On November 4th, the American Security Project held a virtual, on-the-record discussion with Elbridge Colby, former Deputy Assistant Secretary of Defense for Strategy and Force Development and author of the newly released book The Strategy of Denial: American Defense in an Age of Great Power Competition. The discussion focused primarily on how America should address the rise of China, the defining feature of geopolitics in the 21st century.
Watch the full recording here:
The conversation began with Colby sharing his experience as the lead official developing the 2018 National Defense Strategy. Colby stressed that his book was directly informed by this experience working in the Pentagon and his own realization that the United States needs a comprehensive and coherent explanation of “what to do and why” when addressing the rise of China. Furthermore, Colby highlighted the urgency of the issue and the challenges associated with the China increasing aggression and ambition.
The discussion then turned to the broad themes of The Strategy of Denial. Colby began by emphasizing that it is of vital importance that the United States “deny China the ability to dominate Asia.” But the United States could not deny China’s regional hegemonic ambitions alone and needed to form an “anti-hegemonic coalition” to address the challenge. Colby said China would employ a “focused and sequential strategy” in an attempt to disrupt and dismantle the coalition.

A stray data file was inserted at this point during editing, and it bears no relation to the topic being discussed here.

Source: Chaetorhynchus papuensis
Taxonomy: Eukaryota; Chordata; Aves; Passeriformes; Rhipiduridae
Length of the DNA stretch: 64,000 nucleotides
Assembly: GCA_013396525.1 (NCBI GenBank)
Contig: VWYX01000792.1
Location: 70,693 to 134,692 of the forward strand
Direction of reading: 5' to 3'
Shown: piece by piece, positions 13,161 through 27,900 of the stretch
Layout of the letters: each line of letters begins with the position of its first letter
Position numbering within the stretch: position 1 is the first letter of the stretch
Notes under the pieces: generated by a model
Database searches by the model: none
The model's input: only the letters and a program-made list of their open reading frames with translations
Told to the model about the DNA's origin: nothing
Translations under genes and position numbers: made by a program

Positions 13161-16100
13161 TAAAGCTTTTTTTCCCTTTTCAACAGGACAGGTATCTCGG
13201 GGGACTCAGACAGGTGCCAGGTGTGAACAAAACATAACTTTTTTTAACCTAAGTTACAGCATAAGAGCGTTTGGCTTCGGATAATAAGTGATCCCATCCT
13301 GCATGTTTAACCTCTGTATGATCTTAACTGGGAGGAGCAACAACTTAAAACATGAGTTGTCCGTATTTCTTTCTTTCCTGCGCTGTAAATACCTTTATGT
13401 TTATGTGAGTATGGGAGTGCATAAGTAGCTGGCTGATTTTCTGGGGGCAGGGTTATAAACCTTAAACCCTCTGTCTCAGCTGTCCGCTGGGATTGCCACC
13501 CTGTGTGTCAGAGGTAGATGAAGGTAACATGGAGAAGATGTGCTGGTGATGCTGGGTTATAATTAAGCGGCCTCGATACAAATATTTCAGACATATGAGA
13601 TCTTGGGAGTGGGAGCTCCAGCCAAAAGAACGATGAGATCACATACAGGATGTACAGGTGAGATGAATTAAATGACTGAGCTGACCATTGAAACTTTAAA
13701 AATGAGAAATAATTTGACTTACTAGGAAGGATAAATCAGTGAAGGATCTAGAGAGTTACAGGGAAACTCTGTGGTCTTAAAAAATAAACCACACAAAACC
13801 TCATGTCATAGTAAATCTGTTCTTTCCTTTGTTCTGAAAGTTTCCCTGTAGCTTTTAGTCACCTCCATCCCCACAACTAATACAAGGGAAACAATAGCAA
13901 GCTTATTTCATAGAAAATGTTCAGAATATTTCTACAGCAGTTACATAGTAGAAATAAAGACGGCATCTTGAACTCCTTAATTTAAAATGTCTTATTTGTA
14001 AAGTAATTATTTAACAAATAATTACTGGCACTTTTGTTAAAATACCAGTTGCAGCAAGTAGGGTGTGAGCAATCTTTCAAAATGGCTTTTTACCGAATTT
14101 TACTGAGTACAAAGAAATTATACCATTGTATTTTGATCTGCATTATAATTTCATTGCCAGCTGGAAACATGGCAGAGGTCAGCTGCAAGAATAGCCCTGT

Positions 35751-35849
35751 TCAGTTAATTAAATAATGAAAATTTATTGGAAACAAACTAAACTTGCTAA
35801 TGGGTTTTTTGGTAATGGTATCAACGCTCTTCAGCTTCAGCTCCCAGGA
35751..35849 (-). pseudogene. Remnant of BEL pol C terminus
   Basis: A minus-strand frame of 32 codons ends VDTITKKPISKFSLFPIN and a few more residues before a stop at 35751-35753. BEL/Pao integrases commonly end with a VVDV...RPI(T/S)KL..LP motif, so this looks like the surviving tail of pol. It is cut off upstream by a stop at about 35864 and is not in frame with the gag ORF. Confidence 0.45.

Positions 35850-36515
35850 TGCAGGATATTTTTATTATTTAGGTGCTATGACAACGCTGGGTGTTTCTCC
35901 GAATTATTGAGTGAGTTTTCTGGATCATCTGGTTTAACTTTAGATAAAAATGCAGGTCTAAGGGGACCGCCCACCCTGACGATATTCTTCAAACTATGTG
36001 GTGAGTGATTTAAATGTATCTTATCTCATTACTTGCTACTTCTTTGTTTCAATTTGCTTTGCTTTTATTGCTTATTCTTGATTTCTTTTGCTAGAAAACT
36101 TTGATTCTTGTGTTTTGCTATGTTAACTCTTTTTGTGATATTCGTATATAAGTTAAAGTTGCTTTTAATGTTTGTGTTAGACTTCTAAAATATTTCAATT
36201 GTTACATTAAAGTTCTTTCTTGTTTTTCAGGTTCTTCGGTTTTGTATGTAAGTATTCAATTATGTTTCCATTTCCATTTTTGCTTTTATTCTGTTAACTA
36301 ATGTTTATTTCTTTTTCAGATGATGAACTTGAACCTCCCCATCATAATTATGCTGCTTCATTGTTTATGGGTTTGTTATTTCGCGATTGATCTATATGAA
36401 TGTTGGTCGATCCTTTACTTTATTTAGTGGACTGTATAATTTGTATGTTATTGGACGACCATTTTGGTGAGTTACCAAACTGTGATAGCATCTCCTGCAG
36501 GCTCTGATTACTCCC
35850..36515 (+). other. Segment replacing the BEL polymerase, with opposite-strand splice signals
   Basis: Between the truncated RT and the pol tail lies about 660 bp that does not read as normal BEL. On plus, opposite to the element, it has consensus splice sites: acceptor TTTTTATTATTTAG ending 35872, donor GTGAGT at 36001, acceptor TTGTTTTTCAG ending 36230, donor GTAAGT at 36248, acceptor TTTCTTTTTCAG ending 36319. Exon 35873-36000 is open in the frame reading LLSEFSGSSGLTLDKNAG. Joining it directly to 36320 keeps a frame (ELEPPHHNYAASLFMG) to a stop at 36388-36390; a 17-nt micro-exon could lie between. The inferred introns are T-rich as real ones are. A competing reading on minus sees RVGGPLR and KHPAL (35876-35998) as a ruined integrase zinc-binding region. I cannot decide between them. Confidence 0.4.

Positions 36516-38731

Colby then directly addressed Taiwan—what makes the threat of Chinese invasion and current aggression so urgent, and why Taiwan is a key strategic interest for the United States. While an invasion of Taiwan does not pose an existential threat to the United States, Colby argued that there are significant strategic interests directly related to Taiwan and that the United States must commit to the effective defense of the island. Colby addressed the misalignment of interests and resolve between the United States and China over Taiwan and matters related to America’s differentiated credibility.
Questions from the audience ranged from the utility of Europe as a member of an “anti-hegemonic coalition” and recent moves from Europe policymakers to strengthen relations with Taiwan to other targets for Chinese aggression in the Western Pacific. China’s growing nuclear arsenal, the newly discovered missile silos in Western China, and shifts in Chinese nuclear doctrine were also raised. In addressing the question of a whole-of-government approach to China and the need for a comprehensive strategy, Colby endorsed the principle but argued that the first priority should be to have an effective and realizable defense and military strategy. Finally, the security and stability of the Chinese Communist Party (CCP) raised, Colby responded that the CCP is not at imminent risk of collapse and responsible statecraft necessitates building a strategy around current conditions and resources.